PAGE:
Open season for communal heritage sites


A two-hour cemetery tour during a torrential downpour might not seem the most fun Sunday outing. Yet an enthusiastic if sodden group was taken around Willesden cemetery by Blue Badge guide Rachel Kolsky in one of the opening events in B'nai B'rith's annual European Days of Jewish Culture and Heritage programme.

Ms Kolsky showed the 40 participants the graves of the many distinguished Jews buried there from the worlds of art, science, industry, religion and politics, giving biographical details on each.

Later in the day, she and colleague Diane Burstein took more than 100 people on a "Bagels to Brady Street" walking tour covering Jewish East End history through food, the furniture trade, the Jewish Maternity Hospital and popular meeting places.

Also in the East End, there were in excess of 200 visitors to an exhibition and tour at the Museum of Immigration and Diversity at 19 Princelet Street - mostly non-Jewish and from countries including Australia, America and Brazil. Another 900 are expected for the upcoming London Open House weekend.

Hampstead Synagogue showed off its newly renovated Grade II* Art Nouveau interior. Shul administrator Ivor Nadel enlightened guests on both the community and the building, particularly the distinctive stained-glass windows. Visitors included eminent Israeli professors, Hindu and Asian families and other non-Jews keen to understand more about Judaism. Ninety people turned out for the open day at the New West End Synagogue.

The Jewish Genealogical Society of Great Britain organised a central London workshop geared towards helping people find out more about their ancestry. Programme committee chairman Raymond Montanjees said: "I can't praise my team of mentors highly enough. They were of great assistance to all visitors."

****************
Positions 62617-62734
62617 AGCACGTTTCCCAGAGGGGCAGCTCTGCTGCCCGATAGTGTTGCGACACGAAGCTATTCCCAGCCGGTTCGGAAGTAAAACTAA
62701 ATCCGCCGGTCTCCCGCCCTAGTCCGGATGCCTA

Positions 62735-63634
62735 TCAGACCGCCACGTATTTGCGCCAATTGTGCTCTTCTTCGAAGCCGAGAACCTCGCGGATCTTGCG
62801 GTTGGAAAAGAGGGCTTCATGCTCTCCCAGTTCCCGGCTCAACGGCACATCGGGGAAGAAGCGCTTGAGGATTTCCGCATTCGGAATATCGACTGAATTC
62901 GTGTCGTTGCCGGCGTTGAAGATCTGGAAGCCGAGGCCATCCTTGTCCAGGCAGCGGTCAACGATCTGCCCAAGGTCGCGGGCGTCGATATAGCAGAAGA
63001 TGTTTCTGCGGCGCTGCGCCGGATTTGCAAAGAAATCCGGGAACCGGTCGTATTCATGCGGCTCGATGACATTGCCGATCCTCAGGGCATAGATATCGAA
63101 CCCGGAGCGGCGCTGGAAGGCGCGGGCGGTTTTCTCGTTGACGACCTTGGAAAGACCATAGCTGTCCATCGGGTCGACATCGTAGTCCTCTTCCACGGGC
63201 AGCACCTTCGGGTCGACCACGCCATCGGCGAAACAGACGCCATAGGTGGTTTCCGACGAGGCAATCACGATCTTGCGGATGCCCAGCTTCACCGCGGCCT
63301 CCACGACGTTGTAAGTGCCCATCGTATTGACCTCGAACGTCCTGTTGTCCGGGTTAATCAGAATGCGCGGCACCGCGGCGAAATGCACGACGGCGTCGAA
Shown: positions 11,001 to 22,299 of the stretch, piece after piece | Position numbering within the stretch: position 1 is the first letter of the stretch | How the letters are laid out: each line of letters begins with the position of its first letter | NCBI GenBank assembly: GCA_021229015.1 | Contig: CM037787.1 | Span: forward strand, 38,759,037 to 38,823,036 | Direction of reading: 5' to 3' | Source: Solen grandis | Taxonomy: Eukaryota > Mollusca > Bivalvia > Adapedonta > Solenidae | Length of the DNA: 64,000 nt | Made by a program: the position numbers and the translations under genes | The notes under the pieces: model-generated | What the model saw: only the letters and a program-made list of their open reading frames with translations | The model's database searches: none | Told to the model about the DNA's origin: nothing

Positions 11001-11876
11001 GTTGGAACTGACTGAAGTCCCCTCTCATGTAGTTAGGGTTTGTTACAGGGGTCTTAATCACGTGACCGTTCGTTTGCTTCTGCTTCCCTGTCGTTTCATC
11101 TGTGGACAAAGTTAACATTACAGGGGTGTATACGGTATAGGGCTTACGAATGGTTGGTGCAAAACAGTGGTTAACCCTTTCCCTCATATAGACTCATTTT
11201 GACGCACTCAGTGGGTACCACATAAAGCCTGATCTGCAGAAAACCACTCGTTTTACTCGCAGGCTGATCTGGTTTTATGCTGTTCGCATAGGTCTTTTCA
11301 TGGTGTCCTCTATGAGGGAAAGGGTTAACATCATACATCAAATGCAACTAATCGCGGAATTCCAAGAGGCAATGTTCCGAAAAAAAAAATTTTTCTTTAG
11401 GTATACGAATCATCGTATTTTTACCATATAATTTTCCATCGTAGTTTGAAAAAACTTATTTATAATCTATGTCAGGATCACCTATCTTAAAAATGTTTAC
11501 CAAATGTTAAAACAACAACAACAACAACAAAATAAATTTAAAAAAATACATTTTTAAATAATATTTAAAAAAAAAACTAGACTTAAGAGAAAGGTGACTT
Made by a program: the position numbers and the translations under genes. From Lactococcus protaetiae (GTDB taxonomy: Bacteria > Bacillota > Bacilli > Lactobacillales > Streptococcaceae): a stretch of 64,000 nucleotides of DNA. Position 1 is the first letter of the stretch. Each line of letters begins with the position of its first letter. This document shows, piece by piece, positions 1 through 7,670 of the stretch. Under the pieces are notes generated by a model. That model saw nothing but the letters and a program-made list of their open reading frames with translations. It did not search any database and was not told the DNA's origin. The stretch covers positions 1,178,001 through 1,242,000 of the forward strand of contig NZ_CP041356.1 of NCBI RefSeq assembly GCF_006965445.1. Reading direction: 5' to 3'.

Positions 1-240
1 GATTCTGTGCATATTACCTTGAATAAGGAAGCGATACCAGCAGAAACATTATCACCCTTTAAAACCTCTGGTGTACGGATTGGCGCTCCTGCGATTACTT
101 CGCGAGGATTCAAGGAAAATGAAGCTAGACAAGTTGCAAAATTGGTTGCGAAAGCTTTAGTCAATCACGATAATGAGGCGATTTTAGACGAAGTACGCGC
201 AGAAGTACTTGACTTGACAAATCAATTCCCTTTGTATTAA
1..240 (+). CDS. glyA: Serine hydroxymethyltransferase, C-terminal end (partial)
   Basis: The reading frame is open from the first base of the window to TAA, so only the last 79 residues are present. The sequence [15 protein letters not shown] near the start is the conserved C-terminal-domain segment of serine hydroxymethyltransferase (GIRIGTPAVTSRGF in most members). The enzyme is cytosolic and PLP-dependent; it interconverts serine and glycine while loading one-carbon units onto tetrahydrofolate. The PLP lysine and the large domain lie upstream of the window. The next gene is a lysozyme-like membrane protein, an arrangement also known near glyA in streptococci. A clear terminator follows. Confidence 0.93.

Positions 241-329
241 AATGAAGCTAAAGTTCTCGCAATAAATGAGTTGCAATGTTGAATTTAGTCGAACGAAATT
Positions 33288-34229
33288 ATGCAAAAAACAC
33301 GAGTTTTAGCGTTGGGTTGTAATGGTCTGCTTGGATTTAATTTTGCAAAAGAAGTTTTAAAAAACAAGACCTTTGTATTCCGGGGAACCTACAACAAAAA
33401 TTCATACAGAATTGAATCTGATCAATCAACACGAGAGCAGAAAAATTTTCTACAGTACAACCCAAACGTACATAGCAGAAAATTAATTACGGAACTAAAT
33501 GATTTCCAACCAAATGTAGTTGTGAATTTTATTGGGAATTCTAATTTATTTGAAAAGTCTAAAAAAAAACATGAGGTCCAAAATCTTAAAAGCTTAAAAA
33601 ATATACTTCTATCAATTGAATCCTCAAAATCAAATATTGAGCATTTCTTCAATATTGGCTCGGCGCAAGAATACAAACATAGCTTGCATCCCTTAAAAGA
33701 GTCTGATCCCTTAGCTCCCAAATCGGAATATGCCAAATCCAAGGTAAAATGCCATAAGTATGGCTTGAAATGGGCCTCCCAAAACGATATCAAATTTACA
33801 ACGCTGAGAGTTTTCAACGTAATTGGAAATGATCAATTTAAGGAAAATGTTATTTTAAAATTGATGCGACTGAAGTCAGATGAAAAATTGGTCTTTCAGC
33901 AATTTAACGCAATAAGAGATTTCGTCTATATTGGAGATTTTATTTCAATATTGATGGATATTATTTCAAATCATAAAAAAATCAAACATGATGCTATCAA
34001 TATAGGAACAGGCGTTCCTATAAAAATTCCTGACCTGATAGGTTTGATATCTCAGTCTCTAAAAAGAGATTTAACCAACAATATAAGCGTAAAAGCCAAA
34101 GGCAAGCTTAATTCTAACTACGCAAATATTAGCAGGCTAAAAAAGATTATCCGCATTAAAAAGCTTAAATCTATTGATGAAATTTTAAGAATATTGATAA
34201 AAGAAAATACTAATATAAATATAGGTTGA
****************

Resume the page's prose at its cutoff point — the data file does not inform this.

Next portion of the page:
Among events outside the capital, a talk and exhibition attracted 30 people to the Grade II*-listed Bradford Reform Synagogue. The Lincoln community staged a Jewish heritage trail led by local historian Dorothy Moss and Professor Brian Winston. Thanet and District Reform Synagogue in Ramsgate held an exhibition based on the "Facing the Future" theme of this year's programme, exploring what makes a modern synagogue tick.

Barbara Nathan, joint B'nai B'rith UK co-ordinator of the programme with Valerie Bello, was "encouraged that so many people enjoyed the events last Sunday. Visitors included many non-Jews and we're always delighted when this potential for interfaith understanding is achieved.

"It's also a wonderful chance for outlying Jewish communities to welcome the public into their historic buildings. We're looking forward to welcoming large crowds to events associated with the national Open Days."

Share via

Want more from the JC?

To continue reading, we just need a few details...

Want more from
the JC?

To continue reading, we just
need a few details...

Get the best news and views from across the Jewish world Get subscriber-only offers from our partners Subscribe to get access to our e-paper and archive